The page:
Competition season[edit]


The following regional events were held in 2006:[1]

  • Arizona Regional - Phoenix, AZ
  • BAE Systems Granite State Regional - Manchester, NH
  • Boilermaker Regional - West Lafayette, IN
  • Boston Regional - Boston, MA
  • Buckeye Regional - Cleveland, OH
  • Chesapeake Regional - Annapolis, MD
  • Colorado Regional - Denver, CO
  • Davis Sacramento Regional - Davis, CA
  • Detroit Regional - Detroit, MI
  • Finger Lakes Regional - Rochester, NY
  • Florida Regional - Orlando, FL
  • GM/Technion Israel Regional - Tel Aviv, Israel
  • Great Lakes Regional - Ypsilanti, MI
  • Greater Toronto Regional - Mississauga, ON, Canada (2 fields)
  • Las Vegas Regional - Las Vegas, NV
  • Lone Star Regional - Houston, TX
  • Midwest Regional - Chicago, IL
  • NASA/VCU Regional - Richmond, VA
  • New Jersey Regional - Trenton, NJ
  • New York City Regional - New York City, NY
  • Pacific Northwest Regional - Portland, OR
  • Palmetto Regional - Columbia, SC
  • Peachtree Regional - Duluth, GA
  • Philadelphia Regional - Philadelphia, PA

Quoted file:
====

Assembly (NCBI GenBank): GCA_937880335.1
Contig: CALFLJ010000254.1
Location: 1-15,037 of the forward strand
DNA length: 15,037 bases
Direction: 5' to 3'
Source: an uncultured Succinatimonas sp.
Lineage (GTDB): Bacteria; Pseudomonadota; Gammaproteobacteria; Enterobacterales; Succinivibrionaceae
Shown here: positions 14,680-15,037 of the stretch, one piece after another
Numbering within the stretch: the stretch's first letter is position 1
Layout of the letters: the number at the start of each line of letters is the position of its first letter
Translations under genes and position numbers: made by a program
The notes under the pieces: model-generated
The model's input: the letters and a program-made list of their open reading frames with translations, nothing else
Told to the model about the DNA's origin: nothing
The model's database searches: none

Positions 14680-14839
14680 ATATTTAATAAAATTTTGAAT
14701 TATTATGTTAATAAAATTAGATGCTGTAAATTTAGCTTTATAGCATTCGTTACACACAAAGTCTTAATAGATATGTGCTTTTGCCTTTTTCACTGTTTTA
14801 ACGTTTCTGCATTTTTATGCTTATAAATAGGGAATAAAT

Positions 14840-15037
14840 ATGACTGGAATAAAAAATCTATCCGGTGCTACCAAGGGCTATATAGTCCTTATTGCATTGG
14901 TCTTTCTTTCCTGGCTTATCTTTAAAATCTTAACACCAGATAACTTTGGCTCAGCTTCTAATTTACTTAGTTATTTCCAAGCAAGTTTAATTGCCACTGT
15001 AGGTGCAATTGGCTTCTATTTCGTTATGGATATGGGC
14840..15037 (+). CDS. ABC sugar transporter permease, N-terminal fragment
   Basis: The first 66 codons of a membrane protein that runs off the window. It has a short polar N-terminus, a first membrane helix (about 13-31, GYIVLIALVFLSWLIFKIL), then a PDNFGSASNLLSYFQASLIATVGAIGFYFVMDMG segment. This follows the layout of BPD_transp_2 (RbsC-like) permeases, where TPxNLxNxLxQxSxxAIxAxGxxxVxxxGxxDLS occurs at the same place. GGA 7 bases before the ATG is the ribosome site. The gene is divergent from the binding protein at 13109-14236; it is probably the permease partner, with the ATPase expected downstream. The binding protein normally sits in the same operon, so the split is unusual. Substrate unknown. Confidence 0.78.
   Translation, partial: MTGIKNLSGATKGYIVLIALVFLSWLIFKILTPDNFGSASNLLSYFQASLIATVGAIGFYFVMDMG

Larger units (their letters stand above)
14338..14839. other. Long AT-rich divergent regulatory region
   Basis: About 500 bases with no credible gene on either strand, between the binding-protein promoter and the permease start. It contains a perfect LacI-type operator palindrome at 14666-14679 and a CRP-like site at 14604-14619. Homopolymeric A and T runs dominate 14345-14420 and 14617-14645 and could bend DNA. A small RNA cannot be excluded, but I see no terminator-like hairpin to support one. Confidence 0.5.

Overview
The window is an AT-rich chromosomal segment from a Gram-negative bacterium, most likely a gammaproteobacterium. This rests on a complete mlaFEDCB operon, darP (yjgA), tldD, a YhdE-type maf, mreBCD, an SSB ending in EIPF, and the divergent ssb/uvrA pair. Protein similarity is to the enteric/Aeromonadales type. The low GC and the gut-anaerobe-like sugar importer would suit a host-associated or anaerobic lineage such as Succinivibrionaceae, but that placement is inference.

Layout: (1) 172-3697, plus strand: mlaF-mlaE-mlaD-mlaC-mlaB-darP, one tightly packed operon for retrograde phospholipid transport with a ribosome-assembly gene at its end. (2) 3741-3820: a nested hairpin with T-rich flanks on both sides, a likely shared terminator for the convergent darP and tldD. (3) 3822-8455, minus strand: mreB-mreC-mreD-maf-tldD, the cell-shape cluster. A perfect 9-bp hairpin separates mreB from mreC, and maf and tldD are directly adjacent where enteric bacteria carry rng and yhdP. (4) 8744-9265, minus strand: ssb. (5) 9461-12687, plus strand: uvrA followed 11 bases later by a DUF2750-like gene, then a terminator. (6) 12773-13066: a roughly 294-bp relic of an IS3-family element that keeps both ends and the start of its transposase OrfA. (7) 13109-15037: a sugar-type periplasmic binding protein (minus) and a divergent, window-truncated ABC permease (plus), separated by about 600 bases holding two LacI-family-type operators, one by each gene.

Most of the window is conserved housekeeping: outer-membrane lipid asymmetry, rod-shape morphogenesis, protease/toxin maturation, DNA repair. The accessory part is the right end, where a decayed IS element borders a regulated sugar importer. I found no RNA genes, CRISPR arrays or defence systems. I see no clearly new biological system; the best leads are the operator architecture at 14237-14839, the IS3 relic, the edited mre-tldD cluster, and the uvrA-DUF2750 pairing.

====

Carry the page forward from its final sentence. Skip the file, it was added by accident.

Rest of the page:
• Pittsburgh Regional - Pittsburgh, PA
  • St. Louis Regional - St. Charles, MO
  • SBPLI Long Island Regional - Hempstead, NY
  • Silicon Valley Regional - San Jose, CA
  • Southern California Regional - Los Angeles, CA
  • UTC New England Regional - Hartford, CT
  • Waterloo Regional - Waterloo, ON, Canada
  • West Michigan Regional - Allendale, MI
  • Wisconsin Regional - Milwaukee, WI

The championship was held in the Georgia Dome, Atlanta.


  1. ^ a b "What Events And Teams Are In My Area?". FIRST. Archived from the original on 25 November 2015. Retrieved 20 September 2011.
  2. ^ "2006 Annual Report" (PDF). FIRST. Archived from the original (PDF) on 21 January 2013. Retrieved 15 September 2011.
  3. ^ "FIRST History". FIRST. Archived from the original on 6 June 2011. Retrieved 12 June 2011.
  4. ^ "Championship – Einstein". FIRST. Archived from the original on 30 September 2011. Retrieved 16 September 2011.